What attracted me to WSF almost twenty years ago was the quality of the people I'd met at the Sheep Show and how totally genuine they were.
Unlike other conventions of organizations with far more members I'd attended, what I saw at The Sheep Show was how willing everyone I met was to share information with me. A guy could be worth tens of millions of dollars or ten dollars, the person they were talking to might be worth ten dollars or tens of millions of dollars, yet everyone treated everyone the same, regardless.
At one other convention I've attended a few times in the past, I saw dozens upon dozens of high fence ranch exhibitors and lots of guys walking around with their 'trophy wives.'
I see almost no 'trophy wives' at The Sheep Show' and WSF won't allow a high fence ranch to exhibit
As a life member, I know I should be there and have avoided it for years because I know what will happen... Too much of a chance at that place to be lining up another sheep hunt that I can't afford!
Will have to see what happens in the drawings this year... If I get my #2 sheep (and maybe even #3 if I am really lucky!!), I will probably have to be there next year.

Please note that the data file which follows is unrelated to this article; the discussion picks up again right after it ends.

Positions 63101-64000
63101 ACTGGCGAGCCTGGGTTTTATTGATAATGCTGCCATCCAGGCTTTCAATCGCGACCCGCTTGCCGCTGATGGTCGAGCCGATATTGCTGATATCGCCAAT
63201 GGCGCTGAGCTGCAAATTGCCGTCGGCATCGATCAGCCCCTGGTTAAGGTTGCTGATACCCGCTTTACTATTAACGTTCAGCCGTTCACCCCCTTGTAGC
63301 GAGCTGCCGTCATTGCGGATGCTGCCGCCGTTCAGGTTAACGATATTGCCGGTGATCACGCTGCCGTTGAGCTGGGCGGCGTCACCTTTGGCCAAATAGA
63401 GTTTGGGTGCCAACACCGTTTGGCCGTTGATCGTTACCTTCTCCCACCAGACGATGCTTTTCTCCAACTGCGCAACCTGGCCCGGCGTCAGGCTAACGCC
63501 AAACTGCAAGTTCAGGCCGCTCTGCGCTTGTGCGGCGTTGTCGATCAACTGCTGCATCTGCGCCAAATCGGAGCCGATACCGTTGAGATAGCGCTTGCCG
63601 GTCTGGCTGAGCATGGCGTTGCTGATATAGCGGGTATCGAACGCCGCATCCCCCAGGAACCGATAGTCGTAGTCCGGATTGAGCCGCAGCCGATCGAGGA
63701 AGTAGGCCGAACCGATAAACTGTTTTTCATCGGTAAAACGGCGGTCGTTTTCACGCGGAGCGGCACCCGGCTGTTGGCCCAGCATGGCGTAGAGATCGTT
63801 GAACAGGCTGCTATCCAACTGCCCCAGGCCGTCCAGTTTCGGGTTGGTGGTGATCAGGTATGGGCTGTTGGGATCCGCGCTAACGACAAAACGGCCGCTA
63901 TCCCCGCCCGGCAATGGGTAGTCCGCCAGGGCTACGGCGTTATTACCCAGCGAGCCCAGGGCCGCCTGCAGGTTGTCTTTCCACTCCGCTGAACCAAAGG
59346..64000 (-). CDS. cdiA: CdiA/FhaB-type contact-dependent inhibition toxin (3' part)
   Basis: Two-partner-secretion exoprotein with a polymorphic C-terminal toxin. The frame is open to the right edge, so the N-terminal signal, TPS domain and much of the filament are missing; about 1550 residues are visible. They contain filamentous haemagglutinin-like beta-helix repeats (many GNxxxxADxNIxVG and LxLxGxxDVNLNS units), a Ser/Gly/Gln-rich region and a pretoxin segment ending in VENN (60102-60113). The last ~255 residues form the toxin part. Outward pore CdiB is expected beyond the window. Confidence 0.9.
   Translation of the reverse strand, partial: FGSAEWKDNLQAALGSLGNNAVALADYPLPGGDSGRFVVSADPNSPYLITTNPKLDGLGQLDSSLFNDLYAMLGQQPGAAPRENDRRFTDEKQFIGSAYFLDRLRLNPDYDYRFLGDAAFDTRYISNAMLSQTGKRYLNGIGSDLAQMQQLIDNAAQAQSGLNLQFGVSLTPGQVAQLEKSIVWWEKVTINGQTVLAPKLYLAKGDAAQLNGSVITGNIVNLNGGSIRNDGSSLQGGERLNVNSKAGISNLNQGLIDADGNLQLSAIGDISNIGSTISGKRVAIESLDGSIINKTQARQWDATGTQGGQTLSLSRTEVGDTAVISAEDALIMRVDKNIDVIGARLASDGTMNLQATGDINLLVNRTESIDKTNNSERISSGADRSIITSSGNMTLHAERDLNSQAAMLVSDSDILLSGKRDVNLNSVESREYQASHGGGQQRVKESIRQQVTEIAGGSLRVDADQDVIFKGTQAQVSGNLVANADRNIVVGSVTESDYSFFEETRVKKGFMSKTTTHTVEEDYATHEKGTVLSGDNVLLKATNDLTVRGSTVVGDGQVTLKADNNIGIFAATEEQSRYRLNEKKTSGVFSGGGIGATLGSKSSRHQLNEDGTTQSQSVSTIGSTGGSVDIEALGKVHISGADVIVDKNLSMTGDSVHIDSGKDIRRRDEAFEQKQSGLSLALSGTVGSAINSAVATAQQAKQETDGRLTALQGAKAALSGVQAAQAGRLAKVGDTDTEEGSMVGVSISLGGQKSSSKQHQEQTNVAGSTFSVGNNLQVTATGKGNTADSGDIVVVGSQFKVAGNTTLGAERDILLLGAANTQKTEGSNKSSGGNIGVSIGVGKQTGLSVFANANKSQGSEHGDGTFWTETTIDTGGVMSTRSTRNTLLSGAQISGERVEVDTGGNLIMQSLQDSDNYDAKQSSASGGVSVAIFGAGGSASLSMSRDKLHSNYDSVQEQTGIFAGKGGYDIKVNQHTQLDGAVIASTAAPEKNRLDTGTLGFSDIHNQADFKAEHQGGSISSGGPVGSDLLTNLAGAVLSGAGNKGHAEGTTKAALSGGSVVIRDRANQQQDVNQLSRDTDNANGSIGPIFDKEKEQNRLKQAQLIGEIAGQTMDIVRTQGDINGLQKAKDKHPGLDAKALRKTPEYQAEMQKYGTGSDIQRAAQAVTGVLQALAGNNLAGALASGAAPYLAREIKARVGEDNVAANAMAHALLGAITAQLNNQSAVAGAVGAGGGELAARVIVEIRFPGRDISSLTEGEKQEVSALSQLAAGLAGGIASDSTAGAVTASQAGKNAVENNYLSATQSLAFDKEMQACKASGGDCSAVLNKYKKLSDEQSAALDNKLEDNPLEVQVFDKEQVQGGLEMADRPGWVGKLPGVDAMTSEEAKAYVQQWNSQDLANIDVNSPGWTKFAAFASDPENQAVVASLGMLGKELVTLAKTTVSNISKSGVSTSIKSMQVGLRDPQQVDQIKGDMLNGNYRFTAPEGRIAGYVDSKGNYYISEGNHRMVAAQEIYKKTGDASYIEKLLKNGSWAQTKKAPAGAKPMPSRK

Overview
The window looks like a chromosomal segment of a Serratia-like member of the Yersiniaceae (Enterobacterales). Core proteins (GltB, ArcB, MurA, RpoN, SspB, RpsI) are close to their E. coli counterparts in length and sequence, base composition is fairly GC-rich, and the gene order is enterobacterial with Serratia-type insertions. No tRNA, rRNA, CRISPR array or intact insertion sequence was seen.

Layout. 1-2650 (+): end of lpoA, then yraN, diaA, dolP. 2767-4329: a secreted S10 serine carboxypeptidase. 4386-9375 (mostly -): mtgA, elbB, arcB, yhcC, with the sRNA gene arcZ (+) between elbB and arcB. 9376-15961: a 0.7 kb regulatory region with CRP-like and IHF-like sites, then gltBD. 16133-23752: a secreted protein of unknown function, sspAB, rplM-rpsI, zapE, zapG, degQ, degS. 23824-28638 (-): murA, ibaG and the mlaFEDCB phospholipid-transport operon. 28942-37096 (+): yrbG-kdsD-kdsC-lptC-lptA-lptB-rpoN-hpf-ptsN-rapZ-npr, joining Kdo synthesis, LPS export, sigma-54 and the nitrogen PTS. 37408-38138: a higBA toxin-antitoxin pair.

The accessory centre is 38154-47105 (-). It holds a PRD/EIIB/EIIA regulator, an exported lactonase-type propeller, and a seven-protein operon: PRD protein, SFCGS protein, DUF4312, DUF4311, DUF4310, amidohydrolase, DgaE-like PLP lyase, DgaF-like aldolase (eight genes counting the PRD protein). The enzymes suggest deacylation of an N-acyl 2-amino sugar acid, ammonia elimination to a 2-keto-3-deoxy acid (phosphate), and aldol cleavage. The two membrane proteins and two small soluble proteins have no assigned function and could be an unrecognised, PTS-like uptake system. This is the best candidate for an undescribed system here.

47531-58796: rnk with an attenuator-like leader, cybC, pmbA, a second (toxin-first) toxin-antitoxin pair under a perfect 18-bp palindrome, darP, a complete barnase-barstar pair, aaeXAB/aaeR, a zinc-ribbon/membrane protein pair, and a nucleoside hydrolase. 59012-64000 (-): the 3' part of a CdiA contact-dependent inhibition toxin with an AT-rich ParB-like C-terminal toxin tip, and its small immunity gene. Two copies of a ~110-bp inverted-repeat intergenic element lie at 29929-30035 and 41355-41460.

I don't doubt that for a second.
As I noted above, that's what first attracted me to WSF.
PS- next time we’re out, your dinner’s on me!
Well said and 'Thank You' for saying it!
WSF has been recognized by our friendly competitors as being the best conservation organization in the world.
When SCI, which is 10X bigger than WSF, is giving us six-figure grants to do conservation projects while telling us it's because we do it better than they do, that's one heckuva' an endorsement.
Our Guide Star and Charity Navigator ratings are at the top of their lists, and rightly so.
"Haha! You guy's that were there. Dang hard to look like a tough as nails mountain sheep hunter when you are wiping a steady stream of tears out of your eyes isn't it?"
For sure! And if there were people there who weren't wiping a steady stream of tears from their eyes, well, I wouldn't want to know them, let alone share a campfire with them.
Good to see you here, Mike.
Thanks to your recommendation, I hired Tony Russ for my first sheep hunt back in 2000. I took a great ram with my bow. If not for your help, what I've done since for wild sheep might never have happened!
Anytime we think we can't overcome whatever obstacles and challenges that lie in our way, we just need to remember what Jennifer and Kirstie have overcome.
That's a reminder to us all to "Suck it up" and "Quit yer' bitchin!"
I remember back in the 1968 Olympics when Bob Beamon broke the world's long-jump reccord by almost two FEET, which was an out-of-this-world acheivement. Historically, the long jump record advanced by an inch or so at most, or even by a fraction on an inch. That record lasted for 33 years as the world record and is still the Olympic record FIFTY YEARS later.
A Russian shotputter, I think it was, said it best in absolute astonishment, "The rest of us are just children."
How aptly that applies in this case as well.